To gauge the level of burnout in the multidisciplinary cancer care team, ACCC recently surveyed its membership using the clinically validated Mini Z survey developed by the American Medical Association. While only a small number of respondents (14.9%) report dissatisfaction with their current job, burnout and stress levels are significant.
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Discover the results of the 2019 Trending Now in Cancer Care Survey—what tops the list of challenges, what areas are trending towards growth, and how cancer programs are evolving to meet the demands of 21st-century cancer care delivery.
The sixth annual ACCC Institute held in Washington, D.C., on June 27, 2018, convened more than 30 experts in cancer care, wellness, and resiliency to share insights on what is fueling burnout among members of the cancer care team and what needs to happen on both on both a micro and macro level to support and improve team well-being. The day-long forum discussion focused on ACCC President Tom Gallo’s 2018-2019 presidential theme: Reflect, Renew, Reignite: Creating a Resilient Oncology Team in Your Community.
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After a review of key performance indicators, including charge lag, month-end close, patient registration, and insurance identification and verification, this cancer program leveraged its EHR and billing data to identify actionable areas for improvement. Four primary impacts of silo mentality were identified: resource waste, incorrect denials, reduced cash flow, and increased risk for financial toxicity. Performance improvements were prioritized using a matrix to grade urgency and importance.
A privilege of serving as ACCC President is selecting a theme for your term in office and then having the opportunity to bring together thought leaders and key stakeholders for an in-depth conversation to explore the issue and develop strategies to address it. On June 27, 2018, the sixth annual ACCC Institute for the Future of Oncology forum was held in Washington, D.C., for a conversation focused on my ACCC President’s theme “Reflect, Renew, Reignite: Creating a Resilient Oncology Team in Your Community.” During the half-day meeting, experts and leaders from within and outside of oncology participated in activities to spark creative thinking and dialogue, breaking into small groups to discuss two critical areas with great potential to impact resiliency and well-being: 1) organizational structure and culture and 2) practice efficiency and administrative burden.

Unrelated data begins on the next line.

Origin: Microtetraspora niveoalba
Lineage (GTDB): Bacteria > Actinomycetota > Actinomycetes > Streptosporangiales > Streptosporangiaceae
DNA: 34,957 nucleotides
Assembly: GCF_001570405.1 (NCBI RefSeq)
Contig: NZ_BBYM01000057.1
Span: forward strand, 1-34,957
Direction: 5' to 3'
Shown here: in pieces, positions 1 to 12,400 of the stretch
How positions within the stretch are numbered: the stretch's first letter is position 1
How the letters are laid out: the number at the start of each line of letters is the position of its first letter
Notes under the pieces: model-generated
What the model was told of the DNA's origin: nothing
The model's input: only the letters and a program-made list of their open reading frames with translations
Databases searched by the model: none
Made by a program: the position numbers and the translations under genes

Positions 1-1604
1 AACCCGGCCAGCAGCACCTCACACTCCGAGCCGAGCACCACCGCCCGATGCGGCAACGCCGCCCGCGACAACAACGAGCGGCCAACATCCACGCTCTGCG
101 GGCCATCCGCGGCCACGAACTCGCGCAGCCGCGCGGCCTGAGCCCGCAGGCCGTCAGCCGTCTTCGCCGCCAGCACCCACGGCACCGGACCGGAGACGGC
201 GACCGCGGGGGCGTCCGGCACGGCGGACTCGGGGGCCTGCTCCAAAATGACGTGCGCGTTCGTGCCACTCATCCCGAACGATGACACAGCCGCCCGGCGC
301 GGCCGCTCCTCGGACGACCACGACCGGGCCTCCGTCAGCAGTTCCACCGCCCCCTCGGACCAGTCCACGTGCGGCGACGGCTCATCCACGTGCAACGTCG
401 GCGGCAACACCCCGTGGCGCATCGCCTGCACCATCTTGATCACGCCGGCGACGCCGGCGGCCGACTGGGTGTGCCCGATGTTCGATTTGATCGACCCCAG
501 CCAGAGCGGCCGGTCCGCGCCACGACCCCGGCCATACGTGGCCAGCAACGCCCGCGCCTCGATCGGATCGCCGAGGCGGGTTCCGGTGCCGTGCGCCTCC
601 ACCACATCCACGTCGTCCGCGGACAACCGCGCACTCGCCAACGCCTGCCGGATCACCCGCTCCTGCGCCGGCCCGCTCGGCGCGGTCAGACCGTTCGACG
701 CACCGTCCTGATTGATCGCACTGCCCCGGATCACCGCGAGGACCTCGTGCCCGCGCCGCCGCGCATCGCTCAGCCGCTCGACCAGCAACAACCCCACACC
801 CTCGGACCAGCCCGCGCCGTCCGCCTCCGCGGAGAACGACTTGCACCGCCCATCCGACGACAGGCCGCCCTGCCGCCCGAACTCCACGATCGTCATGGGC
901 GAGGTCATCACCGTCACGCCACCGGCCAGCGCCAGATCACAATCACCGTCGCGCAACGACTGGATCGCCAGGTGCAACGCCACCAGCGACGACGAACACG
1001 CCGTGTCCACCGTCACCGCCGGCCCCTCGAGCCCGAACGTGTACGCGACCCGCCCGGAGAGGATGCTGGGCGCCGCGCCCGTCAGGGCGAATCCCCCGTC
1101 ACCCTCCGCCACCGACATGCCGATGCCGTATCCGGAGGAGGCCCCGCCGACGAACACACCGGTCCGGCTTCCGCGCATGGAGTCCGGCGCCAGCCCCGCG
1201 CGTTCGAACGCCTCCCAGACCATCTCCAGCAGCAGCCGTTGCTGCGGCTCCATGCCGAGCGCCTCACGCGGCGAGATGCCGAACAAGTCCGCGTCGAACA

While it’s difficult to convey the dynamic energy of the day’s discussion here, I can share some key takeaways:
The Institute meeting is just the initial step in the Association’s year-long effort to develop tools and resources to support wellness and resiliency for every member of the multidisciplinary cancer team. Over the next few months, we will:
To enrich our offerings, we are asking ACCC members to share their experiences working toward improving the resiliency and well-being of cancer program staff. What sort of programs have you tried? Were these focused on the individual, program, or hospital- or health-system level? What worked? What were your challenges? How did you measure improvement? Please send a short description of your efforts—including any tools or resources you’d like to share with others—to email@example.com. And keep in touch. Improving the well-being of the cancer care team is important work that we must do together. Our colleagues and our patients deserve nothing less.
Tom Gallo, MS, MDA, ACCC President 2018-2019, is Executive Director of the Virginia Cancer Institute.
Burnout is on the rise as oncology becomes increasingly complex with new treatment options, growing financial toxicity, an aging patient population, and an increasingly burdensome healthcare system. It has received much media attention, with some calling it an epidemic.
Thomas A. Gallo, MS, MDA, ACCC President, selected his 2018–2019 president’s theme: Reflect, Renew, Reignite: Creating a Resilient Oncology Team in Your Community, in order to shed light on the pain points that frustrate physicians, nurses, social workers, administrators, pharmacists, and all of the other professionals who collaborate to provide the highest level of patient care.
The ACCC 35th National Oncology Conference, October 17 – 19, in Phoenix, AZ, featured stories and strategies for fostering resilience and a healthcare culture that mitigates burnout among all members of the cancer care team. Three featured speakers inspired while providing practical strategies to help increase engagement, transform your work culture, and embrace experimentation.
ACCC is committed to identifying shared strategies and solutions to help combat the burnout and frustration that many of its members experience. This Building a Resilient Oncology Team: Issues and Solutions infographic details key findings on clinician burnout and a bevy of solutions to help you mitigate stress and bring the joy back to your workplace.
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